Wind turbines in forests weaken threatened bat species!

In order to meet climate protection goals, renewable energies—mostly wind power—are booming. More than 30,000 turbines have already been installed on the German mainland to date, and the industry is currently seeking increasingly scarce suitable sites. Thus, forests came into focus as potential sites. A scientific team from the Leibniz Institute for Animal and Wildlife Research (Leibniz-IZW) has now shown in a new research paper published in the scientific journal “Current Biology” that wind turbines in forests weaken an endangered bat species: common noctules (Nyctalus noctula), highly susceptible species are attracted The risk of the rotor blades colliding with forest wind turbines if they are located near their locations. Away from roosts, common nocturnals avoid turbines, essentially leading to a loss of foraging space and thus habitat for this species.

Research findings show that common cores suffer in two ways from forest wind turbines: if wind turbines are built close to roosts, cores face an increased risk of colliding with the turbines, and lose foraging habitats as they avoid wind turbines away from roosts. . In their paper, the team concluded that wind energy development in forests should be avoided or, if there is no alternative, that extreme caution and caution should be exercised. Wind turbines should be located at least 500 meters from bats’ roosting sites, and loss of foraging habitat should be compensated for by deforestation from wind energy use (or other human activities) elsewhere.

Wind energy production is an important pillar of the energy transition to renewable energies in Germany, and it also contributes significantly to reducing greenhouse gas emissions. Almost eight percent of wind turbines in Germany are already built in forests. This number is expected to increase exponentially in the coming years as suitable sites in open landscapes become increasingly scarce. “There are a large number of bat species in forests because there are many tree roosts and suitable foraging habitats with a high abundance of insects and their prey,” says Christian Voigt, Head of Evolutionary Ecology at Leibniz-IZW. These include species such as the common noctule, which is the most frequent victim among the bat species of wind turbines in Germany. According to the German Federal Agency for Nature Conservation (BfN), numbers of common noctules are declining across Germany. It is urgent to take a closer look at bat interaction With wind turbines in the forests.”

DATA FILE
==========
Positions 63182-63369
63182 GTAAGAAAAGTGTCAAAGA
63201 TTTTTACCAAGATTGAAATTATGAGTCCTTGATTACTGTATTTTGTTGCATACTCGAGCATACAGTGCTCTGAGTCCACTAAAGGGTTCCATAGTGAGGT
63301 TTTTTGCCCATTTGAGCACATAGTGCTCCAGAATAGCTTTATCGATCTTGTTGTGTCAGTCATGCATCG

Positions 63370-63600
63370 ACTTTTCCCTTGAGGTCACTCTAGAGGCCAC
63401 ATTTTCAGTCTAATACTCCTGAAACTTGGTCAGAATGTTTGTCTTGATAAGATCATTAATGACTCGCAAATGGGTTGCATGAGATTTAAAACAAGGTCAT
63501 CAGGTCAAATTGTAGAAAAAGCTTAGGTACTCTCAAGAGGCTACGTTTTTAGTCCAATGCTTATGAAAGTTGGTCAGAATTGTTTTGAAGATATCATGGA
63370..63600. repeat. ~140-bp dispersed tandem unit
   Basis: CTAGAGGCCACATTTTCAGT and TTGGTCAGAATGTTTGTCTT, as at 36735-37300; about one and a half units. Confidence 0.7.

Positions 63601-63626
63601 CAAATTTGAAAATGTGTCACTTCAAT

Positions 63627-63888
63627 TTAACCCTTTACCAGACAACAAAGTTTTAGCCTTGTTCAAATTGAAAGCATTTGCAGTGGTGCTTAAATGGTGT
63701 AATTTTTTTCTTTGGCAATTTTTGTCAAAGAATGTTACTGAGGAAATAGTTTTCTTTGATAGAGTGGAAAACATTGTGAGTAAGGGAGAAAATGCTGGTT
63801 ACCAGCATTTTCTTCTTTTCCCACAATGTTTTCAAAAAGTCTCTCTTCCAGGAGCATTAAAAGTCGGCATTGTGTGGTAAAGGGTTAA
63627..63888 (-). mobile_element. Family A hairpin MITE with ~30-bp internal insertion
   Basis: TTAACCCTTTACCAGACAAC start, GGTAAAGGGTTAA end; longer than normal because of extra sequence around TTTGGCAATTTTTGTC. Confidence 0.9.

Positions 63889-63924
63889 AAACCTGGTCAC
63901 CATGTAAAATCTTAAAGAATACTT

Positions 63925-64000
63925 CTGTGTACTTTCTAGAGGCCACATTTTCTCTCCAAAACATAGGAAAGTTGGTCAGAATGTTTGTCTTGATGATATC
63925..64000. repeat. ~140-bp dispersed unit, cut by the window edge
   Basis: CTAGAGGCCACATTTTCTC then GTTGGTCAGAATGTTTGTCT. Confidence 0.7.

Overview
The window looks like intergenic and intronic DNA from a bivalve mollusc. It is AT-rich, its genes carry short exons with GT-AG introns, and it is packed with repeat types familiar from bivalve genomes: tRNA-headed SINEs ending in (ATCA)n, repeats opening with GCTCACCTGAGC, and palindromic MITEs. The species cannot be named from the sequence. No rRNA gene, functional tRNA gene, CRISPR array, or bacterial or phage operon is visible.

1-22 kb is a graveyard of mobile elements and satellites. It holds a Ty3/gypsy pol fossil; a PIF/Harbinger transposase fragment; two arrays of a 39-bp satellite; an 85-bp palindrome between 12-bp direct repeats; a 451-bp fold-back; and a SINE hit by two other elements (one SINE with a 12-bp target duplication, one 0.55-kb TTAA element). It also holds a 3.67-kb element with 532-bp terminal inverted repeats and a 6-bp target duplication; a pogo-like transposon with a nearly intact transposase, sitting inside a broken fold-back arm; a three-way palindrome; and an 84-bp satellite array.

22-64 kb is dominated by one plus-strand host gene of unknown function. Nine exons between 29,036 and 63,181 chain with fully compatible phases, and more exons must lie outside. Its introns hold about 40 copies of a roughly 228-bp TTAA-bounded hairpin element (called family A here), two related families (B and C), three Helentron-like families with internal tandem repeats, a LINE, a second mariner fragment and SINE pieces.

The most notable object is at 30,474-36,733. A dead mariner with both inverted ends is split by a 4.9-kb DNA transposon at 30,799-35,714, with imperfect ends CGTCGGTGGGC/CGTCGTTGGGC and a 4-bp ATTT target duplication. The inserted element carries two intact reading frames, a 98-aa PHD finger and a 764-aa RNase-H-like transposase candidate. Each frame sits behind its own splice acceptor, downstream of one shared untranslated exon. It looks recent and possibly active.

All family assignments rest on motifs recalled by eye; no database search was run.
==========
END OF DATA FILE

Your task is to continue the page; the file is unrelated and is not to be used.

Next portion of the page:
Voigt and co-workers investigated the space-use behavior of common anomalies using miniature GPS recorders. These recorders recorded the flight paths of 60 bats with high accuracy of time and location over 1–2 nights before woodlice spontaneously emerged from each animal. “We found that co-nuclei were particularly likely to approach wind turbines if the latter were located near bat roosts,” Voigt explains. As highly social mammals, bats use exposed structures as meeting sites. This may be the reason why they often approach wind turbines, which are high above the canopy, if the turbines are located near perches. This is too dangerous for animals to collide with the rotor blades. “Wind turbines should be built at a sufficient distance from existing tree perches,” concludes Christine Rioch, first author of the paper. “Because roosts can also be newly established, there is a risk that supposedly safe wind turbines, initially erected at a sufficiently large distance from existing bat roosts during the approval phase, could be death traps,” adds Reusch.

The authors also found that away from tree perches, common nocturnals avoided wind turbines. They discovered this after they performed a data analysis in which all bat GPS locations near roosts were excluded from the analysis. This showed that bats avoid wind turbines if placed farther from roosts. “This sounds like good news, but there is a problematic side to it,” says Voigt. “Due to their avoidance behavior, mainly common nocturnal bats lose important hunting habitats.” Scientists therefore recommend that, firstly, wind turbines should not be located in forests, and secondly, special care should be taken if there are no alternatives. A minimum distance of 500 m from wind turbines to known bat roosts must be taken into account during approval procedures and loss of foraging habitat near wind turbines must be compensated for elsewhere. The expansion of wind power production in forests is therefore a major conservation challenge given the complex interaction of bats with forest wind turbines, according to Voigt and Reusch.

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